« Reply #2 on: November 25, 2015, 10:04:10 pm »
Pre-mix Ratios and Horsepower Production

 I have run Dyno tests on this subject. We used a Dynojet dynamometer, and used a fresh, broken in top-end for each test. We used specially calibrated jets to ensure the fuel flow was identical with each different ratio, and warmed the engine at 3000 rpm for 3 minutes before each run. Our tests were performed in the rpm range of 2500 to 9000 rpm, with the power peak of our test bike (an '86 YZ 250) occuring at 8750 rpm. We tested at 76 degrees F, at 65% relative humidity. We started at 10:1, and went to 100:1. Our results showed that a two-stroke engine makes its best power at 18:1. Any more oil than that, and the engine ran poorly, because we didn't have any jets rich enough to compensate for that much oil in the fuel. The power loss from 18:1 to 32:1 was approximately 2 percent. The loss from 18:1 to 50:1 was nearly 9 percent. On a modern 250, that can be as much as 4 horsepower. The loss from 18:1 to 100:1 was nearly 18 percent. The reason for the difference in output is simple. More oil provides a better seal between the ring and the cylinder wall.
 Now, I realize that 18:1 is impractical unless you ride your engine all-out, keeping it pinned at all times. But running reasonable ratios no less than 32:1 will produce more power, and give your engine better protection, thus making it perform better for longer.

 or this?

 Another way of thinking found here; Oil to Gas - First, Make It Last

 If you get the opportunity to take apart an engine very often you may notice that the bottom end of a two stroke almost always has a substantial amount of oil laying in the cases. Even in engines that have been run at leaner oil to gas ratios (50:1 to 100:1) there is plenty of oil. The other internal parts of the engine also are well coated wet with oil. It doesn't matter if the motor is air cooled or liquid cooled - the internals of the engine are still coated. Much of this oil may accumulate at idle and during periods of low rpm running. Once you get the motor spinning faster and it is under load, that extra oil in the case may finally have a chance to become suspended again in the fuel and air mixture and perhaps be burned.

 Many people will rev their engine to clear that oil (that plume of smoke they get at startup or after idle) and refer to it as "cleaning out" the engine. And that is exactly what is happening. That oil - which has become separated from the fuel has gathered in the cases and is standing by waiting for some serious turbulence to get it up the transfer ports and into the cylinder where it can finally be burned. Too much oil in the gas can lead to additional problems like carbon deposits on the piston crown and cylinder head, sticky rings, fouled plugs and wet drippy black gunk (unburned oil) coming out of the joints of the exhaust system.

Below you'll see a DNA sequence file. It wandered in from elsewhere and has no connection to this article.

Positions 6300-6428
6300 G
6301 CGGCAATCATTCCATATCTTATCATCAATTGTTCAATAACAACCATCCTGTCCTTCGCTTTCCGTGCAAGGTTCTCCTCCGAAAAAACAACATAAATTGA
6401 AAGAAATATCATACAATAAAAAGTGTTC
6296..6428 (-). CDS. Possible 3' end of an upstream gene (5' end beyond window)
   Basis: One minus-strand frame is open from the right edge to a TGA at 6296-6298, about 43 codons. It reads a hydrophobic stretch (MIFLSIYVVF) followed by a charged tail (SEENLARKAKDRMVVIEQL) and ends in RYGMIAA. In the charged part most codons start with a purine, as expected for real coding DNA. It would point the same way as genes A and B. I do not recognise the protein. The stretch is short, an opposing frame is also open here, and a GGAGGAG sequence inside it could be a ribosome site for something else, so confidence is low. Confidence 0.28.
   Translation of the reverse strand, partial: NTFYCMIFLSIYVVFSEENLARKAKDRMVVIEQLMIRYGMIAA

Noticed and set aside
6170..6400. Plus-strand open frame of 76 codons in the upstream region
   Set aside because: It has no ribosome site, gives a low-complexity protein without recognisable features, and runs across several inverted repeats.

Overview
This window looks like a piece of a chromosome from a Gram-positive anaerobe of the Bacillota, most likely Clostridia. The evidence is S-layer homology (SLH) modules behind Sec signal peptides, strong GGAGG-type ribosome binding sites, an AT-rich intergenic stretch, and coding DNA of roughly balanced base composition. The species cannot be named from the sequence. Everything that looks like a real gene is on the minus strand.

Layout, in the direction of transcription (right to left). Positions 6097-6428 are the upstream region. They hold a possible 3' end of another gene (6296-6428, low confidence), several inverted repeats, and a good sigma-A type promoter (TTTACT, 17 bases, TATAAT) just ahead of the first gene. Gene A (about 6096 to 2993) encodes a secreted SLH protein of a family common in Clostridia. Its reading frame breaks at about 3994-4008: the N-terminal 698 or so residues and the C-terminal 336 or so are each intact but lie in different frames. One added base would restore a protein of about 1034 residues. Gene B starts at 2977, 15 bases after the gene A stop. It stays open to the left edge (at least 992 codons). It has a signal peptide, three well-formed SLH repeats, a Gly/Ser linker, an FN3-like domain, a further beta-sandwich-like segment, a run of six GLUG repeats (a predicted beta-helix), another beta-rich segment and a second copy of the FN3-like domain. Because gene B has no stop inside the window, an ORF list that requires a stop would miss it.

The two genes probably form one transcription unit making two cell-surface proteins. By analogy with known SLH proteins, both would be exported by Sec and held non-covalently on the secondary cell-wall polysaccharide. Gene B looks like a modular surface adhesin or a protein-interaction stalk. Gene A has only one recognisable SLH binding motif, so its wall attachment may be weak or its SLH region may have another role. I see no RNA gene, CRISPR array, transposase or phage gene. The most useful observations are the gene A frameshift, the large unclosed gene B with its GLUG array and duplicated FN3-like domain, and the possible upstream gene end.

It is probably best to avoid sustained periods of idle, or very low rpm running under no load. It is also probably better to choose a lower gear (for instance 3rd at 5000 rpm instead of 4th at 3800 rpm) and let the motor spin faster when driving at slower speeds since there in less likely a chance of the oil not finding its way to the combustion chamber. It is my opinion that if you use top quality oils (synthetics are the best) you are only throwing away money and making more smoke by running more oil through the engine than it needs. I have had good luck by always using the same oil to gas ratio and the same oil brand.

Offline blsnelling

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Re: Premix 101: Oils, Ratios, and Fuel
« Reply #3 on: November 25, 2015, 10:04:21 pm »

 Let’s see … your bike is running on the rich side, so you put less oil in the gas to lean it out. Wrong.

 Or maybe your bike is running a bit too lean, so you figure that if you put more oil in the gas, that should take care of the problem. Wrong again.

 You would be surprised at the large number of riders who don’t have a clue what to run in their two stroke. I know; dozens of people write my DON’T ASK column asking that question.